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This technique (spinning), a follow on of the Industrial Revolution widely applied in 19th century, smoothes also the pot's inside, avoids soldering and hammering signs (unless later intentional additions) but produces objects of meagre solidity and weight, requiring a double hem to reinforce the edge (obviously, 'spinning' technique may not be applied on a 1745 coffee pot). Close research of possible forgery or transposition and/or alterations of hallmarks Some further caution is requested examining items of good weight made in England between 17, owing to 'duty dodging' practices.
In 1720, when 'sterling' standard (925 ppt) was reinstated after the compulsory use of Britannia standard (958,4 ppt), a 6 pence duty per troy ounce of silver was imposed on silverware production and trade.
The last hallmark, completely unreadable, should be the crowned leopard head, symbol of the London assay Office since 1550.
Sometimes this particular pattern has no hallmark inside the lid (Ian Pickford, 2003.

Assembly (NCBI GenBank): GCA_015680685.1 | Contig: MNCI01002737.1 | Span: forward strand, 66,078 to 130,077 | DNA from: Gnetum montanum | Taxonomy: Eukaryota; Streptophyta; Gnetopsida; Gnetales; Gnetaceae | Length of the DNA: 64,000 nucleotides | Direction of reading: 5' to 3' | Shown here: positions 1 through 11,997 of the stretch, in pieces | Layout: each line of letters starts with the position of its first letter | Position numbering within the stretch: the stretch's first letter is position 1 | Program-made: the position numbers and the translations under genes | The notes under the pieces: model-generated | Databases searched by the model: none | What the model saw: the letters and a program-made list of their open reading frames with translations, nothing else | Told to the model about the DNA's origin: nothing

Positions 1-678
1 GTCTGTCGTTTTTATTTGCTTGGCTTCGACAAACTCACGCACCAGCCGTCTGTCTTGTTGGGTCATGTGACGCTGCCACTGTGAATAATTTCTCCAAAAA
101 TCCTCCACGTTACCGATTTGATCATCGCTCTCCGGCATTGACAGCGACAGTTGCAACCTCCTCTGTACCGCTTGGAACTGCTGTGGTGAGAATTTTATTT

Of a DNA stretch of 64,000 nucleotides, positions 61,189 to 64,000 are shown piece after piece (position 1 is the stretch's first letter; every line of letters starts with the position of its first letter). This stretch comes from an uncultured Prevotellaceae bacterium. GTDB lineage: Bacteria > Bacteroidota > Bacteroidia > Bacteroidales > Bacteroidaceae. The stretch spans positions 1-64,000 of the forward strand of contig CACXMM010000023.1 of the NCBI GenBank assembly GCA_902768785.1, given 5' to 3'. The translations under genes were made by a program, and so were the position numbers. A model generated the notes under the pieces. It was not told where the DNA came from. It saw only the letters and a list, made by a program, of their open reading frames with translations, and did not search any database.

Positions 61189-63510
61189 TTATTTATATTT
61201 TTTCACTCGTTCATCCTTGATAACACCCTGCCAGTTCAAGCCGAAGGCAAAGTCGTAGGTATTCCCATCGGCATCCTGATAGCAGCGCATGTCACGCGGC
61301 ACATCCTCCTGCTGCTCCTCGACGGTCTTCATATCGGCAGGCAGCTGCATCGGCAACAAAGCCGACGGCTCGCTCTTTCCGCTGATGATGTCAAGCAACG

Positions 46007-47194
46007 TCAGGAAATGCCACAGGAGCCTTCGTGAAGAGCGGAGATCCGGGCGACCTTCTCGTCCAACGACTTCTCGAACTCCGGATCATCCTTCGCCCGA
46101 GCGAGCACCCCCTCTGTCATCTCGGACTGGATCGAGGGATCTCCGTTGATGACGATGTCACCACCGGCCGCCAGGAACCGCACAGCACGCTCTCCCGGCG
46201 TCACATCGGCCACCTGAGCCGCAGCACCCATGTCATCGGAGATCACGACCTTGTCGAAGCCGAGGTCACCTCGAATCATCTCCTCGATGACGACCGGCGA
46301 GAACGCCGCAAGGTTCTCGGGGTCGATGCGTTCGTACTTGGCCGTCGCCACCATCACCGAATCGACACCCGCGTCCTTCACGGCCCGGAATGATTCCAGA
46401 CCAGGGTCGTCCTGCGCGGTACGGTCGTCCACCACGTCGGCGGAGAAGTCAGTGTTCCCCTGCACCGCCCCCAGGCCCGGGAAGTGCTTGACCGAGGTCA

From this point of view our coffee pot looks to be a piece of great gauge and quality as anyone would expect from an English silver of the first half of 18th century. Hallmarks research and their examination (individual and as a set) Now we research coffee pot hallmarks.
Hallmarks in exposed positions are often rubbed and difficult to read on antique silver, due to the repeated polishing of the item.
The second hallmark is slightly rubbed on the upper side, but its bottom shape allows its attribution to the 14th cycle of London hallmarks (it was used only between 17) (see
In this mark (not well visible) the lion is looking straight front (this hallmark was used in London until 1820). This mark is quite rubbed but a 'k' letter in the shape of the 14th cycle of London hallmarks may be easily seen.